Here’s what they did…..
Quick note: Tech giants are shutting us down. You know this. Twitter, LinkedIn, Google Adsense, Pinterest permanently banned us. Facebook, Google search et al have shadow-banned, suspended and deleted us from your news feeds. They are disappearing us. But we are here. We will not waver. We will not tire. We will not falter, and we will not fail. Freedom will prevail.
Subscribe to Geller Report newsletter here — it’s free and it’s critical NOW when informed decision making and opinion is essential to America's survival. Share our posts on your social channels and with your email contacts. Fight the great fight.
Remember, YOU make the work possible. If you can, please contribute to Geller Report.
The disputed election
On election day Tilden led Hayes by more than 260,000 votes and appeared on the verge of winning an electoral college majority, having swept much of the South; he also won the border states and several states in the northeast, including his home state of New York, Connecticut, Delaware, Maryland, and New Jersey. However, three states were in doubt: Florida, Louisiana, and South Carolina, with 19 electoral votes among them. The status of one of Oregon’s three electors—which had already been given to Tilden—was also in question. Hayes and most of his associates were ready to concede when a New Hampshire Republican leader, William E. Chandler, observed that if Hayes were awarded every one of the doubtful votes, he would defeat Tilden 185–184. Both parties claimed victory in all three Southern states and sent teams of observers and lawyers into all three in hopes of influencing the official canvass.
The impasse continued into December, when the electors were to meet and cast their votes. When Congress convened on December 7, there were rival electoral reports, and, over the next six weeks, maneuvering and acrimony prevailed in Congress, and there were fears that another civil war might break out. On January 29, 1877, Congress created an Electoral Commission to break the deadlock. The commission was to have five members from the House of Representatives, five from the Senate, and five from the Supreme Court. As originally conceived, the commission was to comprise seven Democrats, seven Republicans, and one independent, the Supreme Court justice David Davis. Davis refused to serve, however, after the Republican-controlled legislature of Illinois engineered to have him elected to the state’s vacant Senate seat, and Justice Joseph P. Bradley, a Republican, was named in his place by the other four justices.
While the commission was deliberating, Republican allies of Hayes engaged with moderate Southern Democrats in secret negotiations aimed at securing acquiescence to Hayes’s election. Although Bradley leaned toward Tilden’s claim in Florida, he was swayed to back Hayes, and thereafter every action by the Electoral Commission followed a strict 8–7 split in favour of the Republican claims. When the last issue was resolved after 4 am on March 2, Hayes was declared the winner, with a narrow 185–184 majority, and he was sworn in privately the following day (because March 4 was a Sunday, the public swearing in took place on March 5). Although the result was greeted with outrage and bitterness by some Northern Democrats, who dubbed Hayes “His Fraudulency,” Hayes was sworn in without incident. Southern Democrats, however, found relative contentment with the outcome, when, as president, Hayes promptly made good on the secret pledges made during the electoral dispute to withdraw federal troops from states still under military occupation and thus end the era of Reconstruction. Thereafter the Democrats came to dominate what became known as the “Solid South.”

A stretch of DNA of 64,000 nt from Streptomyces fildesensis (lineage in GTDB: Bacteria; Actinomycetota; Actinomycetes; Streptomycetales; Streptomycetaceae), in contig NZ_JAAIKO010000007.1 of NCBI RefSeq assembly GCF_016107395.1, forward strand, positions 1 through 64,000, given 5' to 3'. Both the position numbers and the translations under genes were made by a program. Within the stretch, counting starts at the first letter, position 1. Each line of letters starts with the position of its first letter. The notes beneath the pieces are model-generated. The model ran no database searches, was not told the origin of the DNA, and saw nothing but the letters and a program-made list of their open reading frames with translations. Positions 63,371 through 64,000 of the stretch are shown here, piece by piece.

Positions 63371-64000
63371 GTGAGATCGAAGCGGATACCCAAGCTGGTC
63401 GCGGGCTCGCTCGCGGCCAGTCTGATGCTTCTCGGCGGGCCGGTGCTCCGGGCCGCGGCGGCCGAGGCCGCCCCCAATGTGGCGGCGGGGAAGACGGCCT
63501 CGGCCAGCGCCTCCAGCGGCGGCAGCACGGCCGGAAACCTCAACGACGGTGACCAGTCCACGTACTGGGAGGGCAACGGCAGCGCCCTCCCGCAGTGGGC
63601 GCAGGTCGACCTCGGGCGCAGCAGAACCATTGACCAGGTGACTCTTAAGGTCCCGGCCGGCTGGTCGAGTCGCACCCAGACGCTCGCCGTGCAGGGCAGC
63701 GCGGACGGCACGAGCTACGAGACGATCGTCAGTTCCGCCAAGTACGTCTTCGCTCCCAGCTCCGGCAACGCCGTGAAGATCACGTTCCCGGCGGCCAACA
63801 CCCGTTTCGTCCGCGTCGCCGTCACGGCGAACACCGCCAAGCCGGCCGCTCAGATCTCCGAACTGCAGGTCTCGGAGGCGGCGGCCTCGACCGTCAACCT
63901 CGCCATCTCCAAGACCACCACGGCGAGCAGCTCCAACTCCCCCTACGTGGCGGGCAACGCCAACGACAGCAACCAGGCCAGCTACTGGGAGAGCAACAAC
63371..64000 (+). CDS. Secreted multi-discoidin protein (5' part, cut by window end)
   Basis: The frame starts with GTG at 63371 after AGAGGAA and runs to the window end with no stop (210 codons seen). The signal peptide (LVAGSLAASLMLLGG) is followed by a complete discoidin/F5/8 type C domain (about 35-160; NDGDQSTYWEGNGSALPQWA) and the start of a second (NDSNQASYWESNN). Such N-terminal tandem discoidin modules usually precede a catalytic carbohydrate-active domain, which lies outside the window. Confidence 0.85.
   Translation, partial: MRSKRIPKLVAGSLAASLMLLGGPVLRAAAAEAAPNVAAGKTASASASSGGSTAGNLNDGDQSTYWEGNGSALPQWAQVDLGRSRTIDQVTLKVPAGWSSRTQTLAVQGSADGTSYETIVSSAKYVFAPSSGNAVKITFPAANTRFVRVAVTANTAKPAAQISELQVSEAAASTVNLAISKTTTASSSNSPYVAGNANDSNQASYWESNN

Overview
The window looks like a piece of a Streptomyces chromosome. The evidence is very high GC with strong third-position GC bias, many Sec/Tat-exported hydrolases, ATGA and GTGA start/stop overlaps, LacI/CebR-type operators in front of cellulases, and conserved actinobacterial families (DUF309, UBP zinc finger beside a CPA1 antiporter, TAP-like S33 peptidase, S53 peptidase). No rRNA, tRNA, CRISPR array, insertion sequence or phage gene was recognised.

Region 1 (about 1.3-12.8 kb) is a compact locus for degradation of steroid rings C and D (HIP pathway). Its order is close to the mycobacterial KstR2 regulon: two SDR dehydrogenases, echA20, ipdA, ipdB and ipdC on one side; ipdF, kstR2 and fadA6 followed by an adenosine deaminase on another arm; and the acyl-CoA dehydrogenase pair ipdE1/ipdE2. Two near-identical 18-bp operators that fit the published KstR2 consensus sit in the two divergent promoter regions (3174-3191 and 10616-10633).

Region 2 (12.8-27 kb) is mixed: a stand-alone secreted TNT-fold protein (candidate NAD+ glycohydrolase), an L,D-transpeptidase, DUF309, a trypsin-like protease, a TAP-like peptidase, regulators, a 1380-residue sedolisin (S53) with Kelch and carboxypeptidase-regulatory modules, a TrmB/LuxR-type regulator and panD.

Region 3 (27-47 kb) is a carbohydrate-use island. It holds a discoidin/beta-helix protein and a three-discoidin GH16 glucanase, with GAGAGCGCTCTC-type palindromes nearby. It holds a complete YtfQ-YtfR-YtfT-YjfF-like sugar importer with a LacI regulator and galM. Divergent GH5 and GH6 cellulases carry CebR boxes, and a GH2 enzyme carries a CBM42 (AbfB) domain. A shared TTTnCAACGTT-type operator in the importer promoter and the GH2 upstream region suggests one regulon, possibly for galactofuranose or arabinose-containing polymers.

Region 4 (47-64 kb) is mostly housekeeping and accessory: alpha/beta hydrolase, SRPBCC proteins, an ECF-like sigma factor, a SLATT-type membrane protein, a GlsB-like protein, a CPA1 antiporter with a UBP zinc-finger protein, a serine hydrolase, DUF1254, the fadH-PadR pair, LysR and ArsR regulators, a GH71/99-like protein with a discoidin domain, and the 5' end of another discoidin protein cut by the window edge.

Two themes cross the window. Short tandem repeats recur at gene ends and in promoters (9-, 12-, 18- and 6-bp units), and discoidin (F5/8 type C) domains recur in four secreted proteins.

Results of the 1876 election
The results of the 1876 U.S. presidential election are provided in the table.
Have a tip we should know? Your anonymity is NEVER compromised. Email email@example.com
The Truth Must be Told
Your contribution supports independent journalism
Please take a moment to consider this. Now, more than ever, people are reading Geller Report for news they won't get anywhere else. But advertising revenues have all but disappeared. Google Adsense is the online advertising monopoly and they have banned us. Social media giants like Facebook and Twitter have blocked and shadow-banned our accounts. But we won't put up a paywall. Because never has the free world needed independent journalism more.
Everyone who reads our reporting knows the Geller Report covers the news the media won't. We cannot do our ground-breaking report without your support. We must continue to report on the global jihad and the left's war on freedom. Our readers’ contributions make that possible.
Geller Report's independent, investigative journalism takes a lot of time, money and hard work to produce. But we do it because we believe our work is critical in the fight for freedom and because it is your fight, too.
Please contribute here.
Make a monthly commitment to support The Geller Report – choose the option that suits you best.